t your children’s checkups, you may have noticed that your pediatrician has recommended an eye examination for your children. While it may not seem like your child has any vision problems, it can be hard to detect without an eye exam. Children likely won’t tell you if they have a hard time seeing when they are younger, because they may not realize it is a problem. However, vision impairment can have an impact on your child’s performance in school. Having a vision test done is a simple way to make sure your child’s vision is where it should be.
Toddler EyesightIf your child does need glasses, you may be concerned that your child will be resistant to wearing glasses. Thankfully, there are many different styles and colors of children’s glasses that can make wearing glasses a fun way to add some style to your look. In fact, don’t be surprised if your child is actually excited to get a new pair of glasses!
However, reading an eye chart may not always be an option for some children. For example, it may be difficult for a toddler to cooperate long enough to read a chart, or he or she may not have the verbal abilities to tell you what they see on the chart. Because of this, it is a good idea to make sure that they aren’t showing signs that they need glasses. For example, a child that squints a lot or examines objects more closely than others may have a vision problem. Another sign could be that your child is rubbing their eyes more often than usual, even when they are not tired. A child with headaches could also be experiencing problems with their vision, as the extra strain on the eyes can lead to headaches. If you notice that your child is clumsier than his or her peers, it could be that they have a hard time seeing. Of course, some children are simply clumsier than others, so this alone should not be seen as a reason to get your child’s eyes checked.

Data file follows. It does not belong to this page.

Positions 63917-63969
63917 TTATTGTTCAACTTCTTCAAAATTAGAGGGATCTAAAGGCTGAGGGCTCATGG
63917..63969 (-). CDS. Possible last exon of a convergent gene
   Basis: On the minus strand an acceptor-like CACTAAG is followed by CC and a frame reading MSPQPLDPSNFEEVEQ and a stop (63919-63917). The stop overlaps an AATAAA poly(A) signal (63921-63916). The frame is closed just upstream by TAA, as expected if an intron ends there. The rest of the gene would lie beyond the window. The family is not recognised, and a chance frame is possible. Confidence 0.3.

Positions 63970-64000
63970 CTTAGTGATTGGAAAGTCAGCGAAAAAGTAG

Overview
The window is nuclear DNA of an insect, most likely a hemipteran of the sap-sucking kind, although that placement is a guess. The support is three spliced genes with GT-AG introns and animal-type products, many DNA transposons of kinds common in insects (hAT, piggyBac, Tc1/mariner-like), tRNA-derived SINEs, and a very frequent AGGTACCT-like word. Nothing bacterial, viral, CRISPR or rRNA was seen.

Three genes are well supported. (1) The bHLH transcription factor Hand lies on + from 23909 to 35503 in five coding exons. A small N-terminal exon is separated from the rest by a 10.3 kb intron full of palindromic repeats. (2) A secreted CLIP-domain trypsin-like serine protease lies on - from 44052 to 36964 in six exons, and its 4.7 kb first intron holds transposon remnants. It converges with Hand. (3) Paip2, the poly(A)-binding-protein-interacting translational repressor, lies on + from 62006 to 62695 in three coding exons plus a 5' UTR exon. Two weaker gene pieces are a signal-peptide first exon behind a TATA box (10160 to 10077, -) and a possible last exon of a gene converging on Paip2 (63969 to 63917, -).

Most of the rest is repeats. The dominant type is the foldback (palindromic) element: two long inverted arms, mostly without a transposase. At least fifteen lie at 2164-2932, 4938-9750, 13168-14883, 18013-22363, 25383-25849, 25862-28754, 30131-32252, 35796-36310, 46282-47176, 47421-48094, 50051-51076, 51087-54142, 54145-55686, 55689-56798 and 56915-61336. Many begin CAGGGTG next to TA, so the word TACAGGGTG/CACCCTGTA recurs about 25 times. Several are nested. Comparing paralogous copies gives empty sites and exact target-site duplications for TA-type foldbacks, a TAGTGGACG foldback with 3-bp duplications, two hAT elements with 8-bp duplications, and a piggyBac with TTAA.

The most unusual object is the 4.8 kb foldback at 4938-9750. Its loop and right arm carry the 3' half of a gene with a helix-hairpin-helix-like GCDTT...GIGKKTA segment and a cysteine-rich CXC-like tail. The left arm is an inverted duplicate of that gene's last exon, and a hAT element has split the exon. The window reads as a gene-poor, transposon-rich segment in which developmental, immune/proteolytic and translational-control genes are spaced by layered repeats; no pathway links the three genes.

Toddler Vision Tests
If your child is too young to read a vision chart, then try a couple of different tests to see if a visit to an eye doctor is warranted. Try asking them to identify objects that are further away. For example, you could try setting one of their favorite toys at a distance, and then ask them where the toy is. If your child knows their colors, then perhaps you could ask what color some things in the distance are. Doing things like this can help determine whether or not your child may need eyeglasses. Of course, whenever you suspect an issue in your child’s eyesight, it is important to visit an eye doctor, just in case your tests are unable to determine whether or not your child has an eye problem.
Tips for Preventing Eye Problems
Of course, most vision problems in children are due to things like premature birth, family history, or eye injury. Because of this, preventing eye problems sometimes is not possible. However, there are sometimes several things you can do to help keep eye problems from developing or getting worse. For example, limiting screen time can help prevent your child’s eyes from getting worse. Unfortunately, many toddlers and young children today spend a great deal of time watching television, watching movies, playing on computers, and playing on their parents cell phones. Limiting this time to thirty minutes or less each day can help keep your children’s eyes healthy. Getting exercise is not only good for the body, but also for the eyes. Looking at different objects, near and far, can help prevent eye strain and vision problems.